Taking on Guns and the NRA, One Tweet at a TimeBy
On Dec. 21, a group of A-list Hollywood celebrities, including Jon Hamm, Reese Witherspoon, Jamie Foxx, and Beyoncé, posted an 80-second, black-and-white video clip on YouTube calling for lawmakers to develop a comprehensive plan to deal with gun violence. The clip, uploaded the same day the National Rifle Association held a press conference calling for armed guards in schools and no new restrictions on guns, has been viewed 4 million times.
The public service announcement is well-produced and hits all the intended emotional chords as it reminds viewers of mass shootings from Columbine to Newtown. It’s is part of a broader “Demand a Plan” social media campaign by the advocacy group Mayors Against Illegal Guns that was launched right after the Newtown massacre. (The group is co-chaired by New York Mayor Michael Bloomberg, founder of Bloomberg L.P., which owns Bloomberg Businessweek.) The video also raises an intriguing question: Can social media strategies somehow level the playing field with the NRA, a laser-focused, well-financed, and successful lobbying group with four million members?
John Feinblatt, who oversees MAIG and is a chief policy adviser to the mayor, is ready to go on the offensive with the NRA and thinks the moment has arrived for the gun safety movement to make legislative advances. He says there is “enormous pent up frustration because Americans want to be safe.” Facebook, Twitter, and YouTube can effectively focus that raw energy on Congress and President Barack Obama to get things moving and undercut the NRA’s clout in Washington. “What people want is to be heard and you have to give them that vehicle,” says Feinblatt.
The Demand a Plan site delivers that with video testimonials of 30-plus survivors and victims’ family members and all manner of online tools to mobilize support and donations to pressure the White House and Congress. Some 600,000 users have signed an online petition to ban assault weapons and high capacity magazines, require criminal background checks on every gun sold in the U.S., and crack down on arms trafficking. The Demand a Plan campaign has generated 10 million tweet impressions since its launch on Dec. 17, according to Feinblatt. This chart of Google search results for “gun control” shows interest spiking far higher after Newtown, compared with responses to other shooting incidents, going back to 2005.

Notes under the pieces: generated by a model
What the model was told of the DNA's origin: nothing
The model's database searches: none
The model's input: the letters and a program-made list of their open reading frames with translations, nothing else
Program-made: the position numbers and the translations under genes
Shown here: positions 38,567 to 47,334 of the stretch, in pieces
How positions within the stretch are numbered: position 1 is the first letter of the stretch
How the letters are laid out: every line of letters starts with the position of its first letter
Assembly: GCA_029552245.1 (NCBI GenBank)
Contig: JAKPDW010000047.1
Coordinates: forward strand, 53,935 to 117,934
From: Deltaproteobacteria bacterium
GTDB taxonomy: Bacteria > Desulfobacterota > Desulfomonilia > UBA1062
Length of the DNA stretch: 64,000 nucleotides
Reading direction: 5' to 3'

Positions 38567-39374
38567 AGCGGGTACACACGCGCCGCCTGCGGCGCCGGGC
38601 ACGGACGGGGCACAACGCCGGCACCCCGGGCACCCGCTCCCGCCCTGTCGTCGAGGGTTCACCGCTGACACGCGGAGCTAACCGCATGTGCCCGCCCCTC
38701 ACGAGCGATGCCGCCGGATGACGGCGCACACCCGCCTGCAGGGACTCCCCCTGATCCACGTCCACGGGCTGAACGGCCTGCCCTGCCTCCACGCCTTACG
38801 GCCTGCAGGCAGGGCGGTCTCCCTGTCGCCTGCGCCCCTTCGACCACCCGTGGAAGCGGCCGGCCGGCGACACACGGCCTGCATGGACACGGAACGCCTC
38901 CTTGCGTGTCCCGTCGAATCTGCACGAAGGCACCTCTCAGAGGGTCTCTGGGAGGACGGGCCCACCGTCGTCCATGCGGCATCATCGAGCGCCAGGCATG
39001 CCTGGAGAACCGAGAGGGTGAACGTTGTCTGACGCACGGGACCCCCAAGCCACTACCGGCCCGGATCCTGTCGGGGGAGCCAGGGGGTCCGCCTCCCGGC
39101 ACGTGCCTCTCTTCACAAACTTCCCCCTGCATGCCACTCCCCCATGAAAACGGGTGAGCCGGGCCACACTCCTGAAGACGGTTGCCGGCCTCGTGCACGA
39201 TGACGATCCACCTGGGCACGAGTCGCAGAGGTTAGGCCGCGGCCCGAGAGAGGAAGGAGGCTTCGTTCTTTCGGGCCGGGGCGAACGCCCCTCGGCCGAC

Yet it’s worth asking if a “Twitter Revolution,” to borrow from the Arab Spring lexicon, can change the U.S. gun policy debate over the long haul? Social media is a great technology for disseminating information, organizing protests, and expressing spontaneous emotion—but it is unclear how effective it might be in a prolonged legislative battle to sway, cajole, and basically electorally threaten lawmakers beholden to the NRA and gun industry money.
“Signing an online petition is easy, but getting the continuing electoral and financial support of millions is difficult,” says Harry Wilson, a gun industry expert and a public policy professor at Roanoke College in Virginia. “If gun control groups, including MAIG, are not significantly emboldened and empowered by the Newtown tragedy, then they have lost the battle.”